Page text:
Contract the ciliary muscle, tightening the trabecular meshwork and allowing increased outflow of aqueous. Miosis results from the action of these drugs on pupillary sphincter. Adverse effects include brow ache, induced myopia, and decreased vision in low light.

Pilocarpine ophthalmic 1%, 2%, 4% (Pilocar, Pilagan, Pilogel)

Directly stimulates cholinergic receptors in the eye, decreasing resistance to aqueous humor outflow.

Instillation frequency and concentration are determined by patient's response. Individuals with heavily pigmented irides may require higher strengths.

If other glaucoma medication also is being used, at bedtime, use drops at least 5 min before gel.

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Prostaglandin analogs

Class Summary

Increase uveoscleral outflow of aqueous. One mechanism of action may be through induction of metalloproteinases in the ciliary body, which breakdown the extracellular matrix, reducing resistance to outflow through the ciliary body. They can be used in conjunction with beta-blockers, alpha-agonists, or topical carbonic anhydrase inhibitors. Many patients respond well to these agents; others do not respond at all. Adverse effects include iris pigmentation, cystoid macular edema, and uveitis.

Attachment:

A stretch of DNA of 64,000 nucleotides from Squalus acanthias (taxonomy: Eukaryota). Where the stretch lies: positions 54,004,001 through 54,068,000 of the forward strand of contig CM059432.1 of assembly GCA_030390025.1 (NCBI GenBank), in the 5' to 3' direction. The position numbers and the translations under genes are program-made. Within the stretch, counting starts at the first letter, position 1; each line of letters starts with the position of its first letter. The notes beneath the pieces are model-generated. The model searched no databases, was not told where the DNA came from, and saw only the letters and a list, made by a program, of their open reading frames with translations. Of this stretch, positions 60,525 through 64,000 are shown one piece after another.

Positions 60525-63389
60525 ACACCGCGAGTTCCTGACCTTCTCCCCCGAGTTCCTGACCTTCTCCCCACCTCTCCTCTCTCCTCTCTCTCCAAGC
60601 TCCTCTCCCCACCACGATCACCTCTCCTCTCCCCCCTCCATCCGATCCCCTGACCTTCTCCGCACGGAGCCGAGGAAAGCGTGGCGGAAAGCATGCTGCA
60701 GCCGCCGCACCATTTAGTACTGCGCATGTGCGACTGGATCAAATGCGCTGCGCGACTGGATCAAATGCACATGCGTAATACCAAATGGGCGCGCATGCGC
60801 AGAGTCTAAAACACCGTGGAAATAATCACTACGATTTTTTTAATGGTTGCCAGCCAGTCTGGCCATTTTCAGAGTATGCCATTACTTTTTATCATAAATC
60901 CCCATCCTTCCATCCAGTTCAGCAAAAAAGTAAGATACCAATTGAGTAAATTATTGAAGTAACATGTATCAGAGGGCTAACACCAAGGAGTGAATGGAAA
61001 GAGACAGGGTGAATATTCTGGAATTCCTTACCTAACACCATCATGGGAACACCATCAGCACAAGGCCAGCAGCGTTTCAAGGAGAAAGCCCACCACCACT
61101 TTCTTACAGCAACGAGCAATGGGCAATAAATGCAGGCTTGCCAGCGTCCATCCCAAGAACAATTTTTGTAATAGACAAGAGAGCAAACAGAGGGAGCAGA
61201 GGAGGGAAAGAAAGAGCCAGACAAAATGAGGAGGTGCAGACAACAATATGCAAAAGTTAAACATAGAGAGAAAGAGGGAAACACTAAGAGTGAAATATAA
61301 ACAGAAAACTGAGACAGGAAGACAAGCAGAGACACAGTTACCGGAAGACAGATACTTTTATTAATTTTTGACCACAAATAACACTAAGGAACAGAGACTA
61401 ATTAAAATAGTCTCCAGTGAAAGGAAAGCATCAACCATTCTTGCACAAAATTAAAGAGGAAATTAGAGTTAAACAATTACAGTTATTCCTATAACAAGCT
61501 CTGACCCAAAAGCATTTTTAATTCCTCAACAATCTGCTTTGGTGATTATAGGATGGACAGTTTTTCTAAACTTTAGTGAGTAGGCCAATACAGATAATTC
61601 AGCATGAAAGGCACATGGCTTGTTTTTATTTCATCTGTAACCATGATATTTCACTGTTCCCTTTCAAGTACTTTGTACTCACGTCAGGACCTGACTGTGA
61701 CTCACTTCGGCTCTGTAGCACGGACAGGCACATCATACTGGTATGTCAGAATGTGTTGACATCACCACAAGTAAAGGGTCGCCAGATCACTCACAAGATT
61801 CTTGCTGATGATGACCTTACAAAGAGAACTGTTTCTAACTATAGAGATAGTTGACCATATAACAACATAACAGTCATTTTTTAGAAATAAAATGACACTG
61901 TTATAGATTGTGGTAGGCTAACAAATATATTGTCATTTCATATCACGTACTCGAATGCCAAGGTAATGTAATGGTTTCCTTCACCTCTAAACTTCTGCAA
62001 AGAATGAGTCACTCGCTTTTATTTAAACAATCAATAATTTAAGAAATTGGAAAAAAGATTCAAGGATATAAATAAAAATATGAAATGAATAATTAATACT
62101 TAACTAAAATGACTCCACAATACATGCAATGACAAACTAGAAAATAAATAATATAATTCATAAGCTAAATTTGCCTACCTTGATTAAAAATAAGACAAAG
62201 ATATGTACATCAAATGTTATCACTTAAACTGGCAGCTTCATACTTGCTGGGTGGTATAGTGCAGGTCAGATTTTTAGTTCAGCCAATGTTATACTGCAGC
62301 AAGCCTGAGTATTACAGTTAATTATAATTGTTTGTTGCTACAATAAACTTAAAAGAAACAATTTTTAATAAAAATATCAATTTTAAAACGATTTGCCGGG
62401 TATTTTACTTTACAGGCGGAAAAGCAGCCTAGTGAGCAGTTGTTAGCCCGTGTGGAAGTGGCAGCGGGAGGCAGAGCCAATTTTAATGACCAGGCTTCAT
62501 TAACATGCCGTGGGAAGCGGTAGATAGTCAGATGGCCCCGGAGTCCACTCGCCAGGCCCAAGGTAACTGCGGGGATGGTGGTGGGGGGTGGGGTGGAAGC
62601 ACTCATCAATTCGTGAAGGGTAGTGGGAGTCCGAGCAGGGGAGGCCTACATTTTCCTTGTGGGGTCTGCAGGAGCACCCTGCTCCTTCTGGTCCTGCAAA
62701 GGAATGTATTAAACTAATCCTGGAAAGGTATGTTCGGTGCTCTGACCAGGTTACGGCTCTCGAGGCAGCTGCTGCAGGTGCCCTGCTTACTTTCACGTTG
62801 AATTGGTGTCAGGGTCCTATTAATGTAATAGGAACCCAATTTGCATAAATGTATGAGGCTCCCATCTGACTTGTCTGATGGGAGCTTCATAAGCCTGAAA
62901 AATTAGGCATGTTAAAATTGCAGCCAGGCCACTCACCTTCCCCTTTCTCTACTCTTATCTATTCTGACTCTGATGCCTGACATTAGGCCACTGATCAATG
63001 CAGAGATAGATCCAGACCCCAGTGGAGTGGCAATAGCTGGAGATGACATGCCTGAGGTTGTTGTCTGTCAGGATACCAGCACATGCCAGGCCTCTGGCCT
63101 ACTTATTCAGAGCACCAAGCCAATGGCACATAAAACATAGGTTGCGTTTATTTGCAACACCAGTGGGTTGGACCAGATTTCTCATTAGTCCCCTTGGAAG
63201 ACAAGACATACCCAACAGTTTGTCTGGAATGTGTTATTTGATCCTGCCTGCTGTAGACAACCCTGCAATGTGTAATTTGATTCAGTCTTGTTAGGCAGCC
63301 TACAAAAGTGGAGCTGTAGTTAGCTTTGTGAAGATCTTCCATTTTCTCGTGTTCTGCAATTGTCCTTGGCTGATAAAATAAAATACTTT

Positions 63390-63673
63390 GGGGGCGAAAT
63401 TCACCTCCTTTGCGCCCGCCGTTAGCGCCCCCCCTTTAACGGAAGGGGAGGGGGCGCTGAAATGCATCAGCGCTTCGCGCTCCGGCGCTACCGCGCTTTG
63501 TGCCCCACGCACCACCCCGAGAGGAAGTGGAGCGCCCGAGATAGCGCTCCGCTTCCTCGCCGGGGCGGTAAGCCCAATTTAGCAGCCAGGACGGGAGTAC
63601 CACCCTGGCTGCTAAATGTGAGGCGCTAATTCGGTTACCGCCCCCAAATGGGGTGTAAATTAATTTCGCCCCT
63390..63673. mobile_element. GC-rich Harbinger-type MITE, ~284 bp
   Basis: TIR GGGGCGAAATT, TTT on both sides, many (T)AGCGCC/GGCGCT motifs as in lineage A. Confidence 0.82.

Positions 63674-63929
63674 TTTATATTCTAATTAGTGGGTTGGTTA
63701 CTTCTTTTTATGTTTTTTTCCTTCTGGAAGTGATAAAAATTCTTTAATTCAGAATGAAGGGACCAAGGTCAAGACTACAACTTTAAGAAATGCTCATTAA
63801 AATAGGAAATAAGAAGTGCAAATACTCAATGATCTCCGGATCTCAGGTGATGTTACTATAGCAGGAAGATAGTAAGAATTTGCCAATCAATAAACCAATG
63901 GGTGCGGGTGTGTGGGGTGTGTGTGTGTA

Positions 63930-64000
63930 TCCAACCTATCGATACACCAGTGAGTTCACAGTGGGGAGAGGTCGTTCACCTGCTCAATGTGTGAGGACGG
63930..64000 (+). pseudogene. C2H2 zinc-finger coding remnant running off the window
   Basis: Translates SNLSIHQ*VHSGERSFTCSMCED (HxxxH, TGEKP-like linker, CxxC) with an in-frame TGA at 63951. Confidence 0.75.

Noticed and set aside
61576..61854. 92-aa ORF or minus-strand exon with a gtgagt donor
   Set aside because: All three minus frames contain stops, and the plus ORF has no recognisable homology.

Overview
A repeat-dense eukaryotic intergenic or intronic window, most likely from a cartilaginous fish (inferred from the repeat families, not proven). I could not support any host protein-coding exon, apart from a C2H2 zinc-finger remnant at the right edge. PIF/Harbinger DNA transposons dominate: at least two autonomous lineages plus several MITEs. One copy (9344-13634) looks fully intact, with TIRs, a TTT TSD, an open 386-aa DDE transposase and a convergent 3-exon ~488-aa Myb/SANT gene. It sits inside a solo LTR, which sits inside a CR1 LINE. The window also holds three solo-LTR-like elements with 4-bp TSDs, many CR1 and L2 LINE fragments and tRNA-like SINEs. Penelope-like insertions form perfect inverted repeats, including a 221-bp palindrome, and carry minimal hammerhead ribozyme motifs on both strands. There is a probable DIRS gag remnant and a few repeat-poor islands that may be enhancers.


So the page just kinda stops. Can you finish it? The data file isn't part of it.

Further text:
Bimatoprost (Lumigan, Latisse)

Prostaglandin agonist that selectively mimics effects of naturally occurring substances, prostamides. Exact mechanism of action unknown but believed to reduce IOP by increasing outflow of aqueous humor through trabecular meshwork and uveoscleral routes. Used to reduce IOP in open-angle glaucoma or ocular hypertension.

Travoprost (Travatan Z)

Prostaglandin F2-alpha analog and selective FP prostanoid receptor agonist. Exact mechanism of action unknown but believed to reduce IOP by increasing uveoscleral outflow.

Latanoprost 0.005% (Xalatan)

F2-alpha analogue that mimics the IOP-lowering activity of prostamides via the prostamide pathway. Decreases IOP by increasing outflow of aqueous humor.

Tafluprost (Zioptan)

Tafluprost is a preservative-free, topical, ophthalmic prostaglandin analog indicated for elevated IOP associated with open-angle glaucoma or ocular hypertension. The exact mechanism by which it reduces IOP is unknown, but it is thought to increase uveoscleral outflow.

Unoprostone (Rescula)

Discontinued from US market. Prostaglandin F2-alpha analog and selective FP prostanoid receptor agonist. Exact mechanism of action unknown but believed to reduce IOP by increasing uveoscleral outflow.

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Alpha2 agonists and carbonic anhydrase inhibitors

Class Summary

Carbonic anhydrase inhibitors decrease aqueous humor secretion while alpha2-receptor agonists increase uveoscleral flow and decrease aqueous humor production.

Brinzolamide and Brimonidine (Simbrinza)

Brinzolamide reduces intraocular pressure by inhibiting carbonic anhydrase, which in turn decreases aqueous humor secretion.

Brimonidine is an alpha2 receptor agonist. Reduces formation of aqueous humor production and increases uveoscleral outflow.